Call South 3300: Ask for Molly! (Beacon #176, 1958)#

Another early Hitt that has salesmen, call girls, booze and a con scheme to make big bucks.

The novel jumps back and forth between POVs with a man, Slade Martin, and a woman, Ann Frank.  Slade is lead sales manager of All-Channel TV, a manufacturer of television sets that employs 1200 people. Ann is a secretary there, and a former prostitute at Molly’s, a cathouse in the red light district; she still works there one weekend a month, taking calls from special clients, to pay rent on her apartment, which she could never do with her low-paying job.  But she likes having a normal job, rather than working full time at the brothel, which tends to get raided now and then by the cops.

She also has her eye on Slade — he’s handsome, looks like “a movie star,” and has bedded just about every woman working at the company.  he’s also an alcoholic and a liar — he’ll do anything for a big sale.  All-Channel does not have a “new” model to compete, especially with sets that have the revolutionary concept of a “remote control.”  All they have is a older set, and too many units — Slade is tasked to hock this set as their new model at a product convention.

The con is to get Mortimer Kane to make a huge order — Kane is one of the biggest buyers in the country, and when he buys, others follow his lead.  If Slade doesn’t pull in a big order, All-Channel could get out of business, and 1200 people could lose their jobs, and that would have a detrimental effect on the local economy…

How to butter Kane?  Slade determines the best way is pussy — get a woman for Kane, a woman who will do anything, a woman who will convince him to order 500-2000 sets from All-Channel.  That woman, Slade thinks, is a hot number working in the promotion department: Ann Frank.

Ann is easily talked into it, because she would do anything to get on Slade’s good side; her ulterior motive is to land Slade as a husband and get out of hooking once and for all. But she wants to be subtle about it. Slade has also promised her $1 for every TV Kane orders. She could use the money — it’d keep her from having to work at Molly’s once a month.

But things don’t work out as she plans — sure, she goes to bed with Slade, and he falls for her, but she feels nothing.  It’s like being with a man at the brothel — she goes through the motions, says words of passion that are fake, but the fire of love and lust that she expected would happen isn’t there.  It’s what she was looking for: to experience free passion, outside of paid-for sex.

She does find this feeling in an unlikely place: a 19 year old guy she knows from home, whom she messed around with once when drunk, knows she works at Molly’s, he’d seen her, and he blackmails her: have sex with him, or he’ll tell her mother and father what she really is.  She gives in to the blackmail and is surprised that it turns her on, that “he could ignite in her the fire that burned, the fire that other men extinguished” (p. 88).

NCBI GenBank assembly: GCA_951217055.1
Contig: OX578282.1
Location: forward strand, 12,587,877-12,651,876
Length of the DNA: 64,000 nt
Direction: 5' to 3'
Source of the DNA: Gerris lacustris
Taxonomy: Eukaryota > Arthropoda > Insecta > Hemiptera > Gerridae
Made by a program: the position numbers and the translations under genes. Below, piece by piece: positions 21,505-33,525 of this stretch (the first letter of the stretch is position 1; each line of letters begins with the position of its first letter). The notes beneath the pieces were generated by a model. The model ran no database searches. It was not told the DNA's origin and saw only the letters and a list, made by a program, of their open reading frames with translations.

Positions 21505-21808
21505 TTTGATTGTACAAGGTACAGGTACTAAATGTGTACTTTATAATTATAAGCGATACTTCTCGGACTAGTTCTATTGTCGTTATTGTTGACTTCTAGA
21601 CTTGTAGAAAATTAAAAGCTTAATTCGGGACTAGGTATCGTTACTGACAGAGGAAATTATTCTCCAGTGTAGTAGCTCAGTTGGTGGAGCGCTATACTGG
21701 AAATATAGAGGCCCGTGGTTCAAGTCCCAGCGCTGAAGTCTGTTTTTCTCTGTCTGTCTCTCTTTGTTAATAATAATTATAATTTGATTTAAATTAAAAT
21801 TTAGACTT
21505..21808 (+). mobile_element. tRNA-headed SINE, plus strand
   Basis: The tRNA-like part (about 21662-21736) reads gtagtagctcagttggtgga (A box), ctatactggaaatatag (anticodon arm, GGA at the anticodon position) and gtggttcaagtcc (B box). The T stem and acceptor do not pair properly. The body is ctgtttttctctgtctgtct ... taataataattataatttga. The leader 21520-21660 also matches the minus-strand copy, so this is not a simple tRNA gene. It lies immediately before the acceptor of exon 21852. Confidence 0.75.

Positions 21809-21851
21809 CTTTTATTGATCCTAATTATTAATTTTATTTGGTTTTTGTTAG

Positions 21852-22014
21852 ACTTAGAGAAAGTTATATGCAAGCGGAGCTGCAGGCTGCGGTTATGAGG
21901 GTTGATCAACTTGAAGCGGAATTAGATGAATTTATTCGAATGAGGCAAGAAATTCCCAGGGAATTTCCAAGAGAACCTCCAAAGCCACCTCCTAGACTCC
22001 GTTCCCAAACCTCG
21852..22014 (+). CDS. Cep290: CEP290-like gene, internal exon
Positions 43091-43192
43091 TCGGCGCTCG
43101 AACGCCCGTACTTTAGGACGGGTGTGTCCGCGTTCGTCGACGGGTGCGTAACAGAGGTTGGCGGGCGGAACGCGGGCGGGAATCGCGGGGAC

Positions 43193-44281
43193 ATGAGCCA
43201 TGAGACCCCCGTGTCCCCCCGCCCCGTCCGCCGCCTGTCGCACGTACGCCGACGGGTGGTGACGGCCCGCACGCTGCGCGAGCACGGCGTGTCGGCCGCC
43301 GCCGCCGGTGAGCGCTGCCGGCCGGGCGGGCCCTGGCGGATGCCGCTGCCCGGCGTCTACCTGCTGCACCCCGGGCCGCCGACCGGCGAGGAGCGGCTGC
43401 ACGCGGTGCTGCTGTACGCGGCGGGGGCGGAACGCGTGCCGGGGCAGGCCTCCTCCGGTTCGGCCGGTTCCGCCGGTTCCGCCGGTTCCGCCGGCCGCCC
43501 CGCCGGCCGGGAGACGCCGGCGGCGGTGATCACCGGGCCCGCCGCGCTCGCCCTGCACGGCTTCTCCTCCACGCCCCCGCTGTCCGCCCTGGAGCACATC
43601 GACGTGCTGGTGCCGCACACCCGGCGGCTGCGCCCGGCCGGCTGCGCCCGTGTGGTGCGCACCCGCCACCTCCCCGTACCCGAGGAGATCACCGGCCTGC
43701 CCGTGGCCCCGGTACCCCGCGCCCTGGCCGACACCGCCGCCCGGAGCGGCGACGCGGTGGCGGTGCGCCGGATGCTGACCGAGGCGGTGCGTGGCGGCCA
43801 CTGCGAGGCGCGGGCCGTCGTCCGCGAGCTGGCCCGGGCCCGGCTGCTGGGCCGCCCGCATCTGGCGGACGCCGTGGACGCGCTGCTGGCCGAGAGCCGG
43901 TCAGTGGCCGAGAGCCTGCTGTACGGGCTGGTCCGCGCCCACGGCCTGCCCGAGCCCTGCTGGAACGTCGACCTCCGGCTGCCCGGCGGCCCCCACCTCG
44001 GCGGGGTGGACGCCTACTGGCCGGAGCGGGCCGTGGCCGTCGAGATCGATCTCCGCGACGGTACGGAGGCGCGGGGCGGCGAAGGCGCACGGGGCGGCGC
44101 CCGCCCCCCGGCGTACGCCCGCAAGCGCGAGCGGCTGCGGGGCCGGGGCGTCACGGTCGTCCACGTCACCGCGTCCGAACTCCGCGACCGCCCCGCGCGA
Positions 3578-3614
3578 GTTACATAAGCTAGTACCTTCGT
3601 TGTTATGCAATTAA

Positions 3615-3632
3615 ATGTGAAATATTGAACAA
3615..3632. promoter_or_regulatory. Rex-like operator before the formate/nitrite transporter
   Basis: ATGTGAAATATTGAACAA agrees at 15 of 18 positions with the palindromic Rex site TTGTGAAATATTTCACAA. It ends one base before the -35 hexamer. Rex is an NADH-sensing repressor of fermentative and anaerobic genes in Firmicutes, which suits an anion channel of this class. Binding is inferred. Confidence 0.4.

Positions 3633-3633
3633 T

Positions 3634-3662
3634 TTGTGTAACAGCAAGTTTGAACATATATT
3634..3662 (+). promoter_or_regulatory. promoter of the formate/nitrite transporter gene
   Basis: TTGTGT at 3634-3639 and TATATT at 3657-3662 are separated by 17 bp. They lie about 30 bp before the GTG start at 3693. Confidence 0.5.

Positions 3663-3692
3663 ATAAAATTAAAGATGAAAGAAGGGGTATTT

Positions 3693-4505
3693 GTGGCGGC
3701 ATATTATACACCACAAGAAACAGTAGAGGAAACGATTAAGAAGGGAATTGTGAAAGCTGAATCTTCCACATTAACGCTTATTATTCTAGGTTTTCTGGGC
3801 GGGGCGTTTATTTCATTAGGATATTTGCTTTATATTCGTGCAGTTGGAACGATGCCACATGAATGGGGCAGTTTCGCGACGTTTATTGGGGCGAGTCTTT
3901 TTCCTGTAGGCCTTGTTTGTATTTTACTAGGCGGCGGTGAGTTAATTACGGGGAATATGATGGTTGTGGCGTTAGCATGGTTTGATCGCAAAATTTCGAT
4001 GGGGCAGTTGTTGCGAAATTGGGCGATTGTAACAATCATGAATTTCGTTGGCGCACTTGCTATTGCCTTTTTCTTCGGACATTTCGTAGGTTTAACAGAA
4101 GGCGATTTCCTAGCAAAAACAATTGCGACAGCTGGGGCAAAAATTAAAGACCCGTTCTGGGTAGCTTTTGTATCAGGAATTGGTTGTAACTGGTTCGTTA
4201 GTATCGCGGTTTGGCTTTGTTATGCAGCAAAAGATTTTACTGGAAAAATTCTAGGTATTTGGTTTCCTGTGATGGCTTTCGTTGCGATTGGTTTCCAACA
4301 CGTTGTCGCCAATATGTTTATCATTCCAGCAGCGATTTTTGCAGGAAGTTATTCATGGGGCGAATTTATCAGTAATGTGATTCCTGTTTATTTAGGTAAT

Some girls, she knew, kept men for their own individual pleasure. They paid the men’s rent, bought them clothes, and had their fun with them when they were off-duty. It gave them a feeling of superiority they could find no other way, a feeling of ownership; it provided one small part of their lives they could control […] She was a prostitute and she had found her man. Maybe she didn’t love him the way they wrote about love in books — but she loved him, and for a deeper and more purposeful reason. (p. 84-86)

One conflict: ol’ womanizing Slade has fallen in love with her and has misgivings about using her to seduce Kane.  And if he knew the truth, that he did nothing sexually or romantically for Ann, his ego would be shattered.

She works on Kane at the convention — a big, beefy older man she doesn’t like much, but she has a job.  It looks like he isn’t going to order more than 1,000 sets, and the goal is 5,000, so she pretends to be drunks, goes to his hotel room, acts like she’s asleep when he has sex with her, and claims he raped her.  She says she will go to the cops. Kane is terrified — he could go to prison, this could ruin him. He offers her hush money; instead she says she wants a check for $5K as a down payment on 5,000 TV sets. Kane knows he’s been set-up but pays, and the company winds up with orders for 15,000 sets in all.

One thing many of Hitt’s novels that involve sales and business have are keen insights on how various blue and white collar businesses operate — from insurance sales (Shabby Street, Affair with Lucy)  to hotel management (Hotel Woman, Hotel Girl, Summer Hotel)  to farming (Two of a Kind, Violent Sinners)  to frozen food distribution (Bad Wife), to mail order catalogs (As Bad As They Come, Bold Affair), to car sales (Sheba), magazine and encyclopedia sales (Door to Door, Woman Hunt) TV repair (Dial M for Man), hired hand work (Hired Lover), radio ad sales (Ladies Man, Tormented Passions) and photography (Sin Doll, Campus Tramp).  And these were all jobs Hitt had before writing full-time, jobs he knew inside-out and could write effectively about. In Call South 3330: Ask for Molly!, Hitt shows us the sneaky things salesmen do to keep a fairly big company afloat — and how their tactics can backfire and hurt people down the line.

Do Slade and Ann get together?  Slade gets another girl at the office pregnant and Ann gets taken financially and emotionally by Eric, the boyfriend she pays for…

Not a bad novel.  On the Hitt Scale, an 8.

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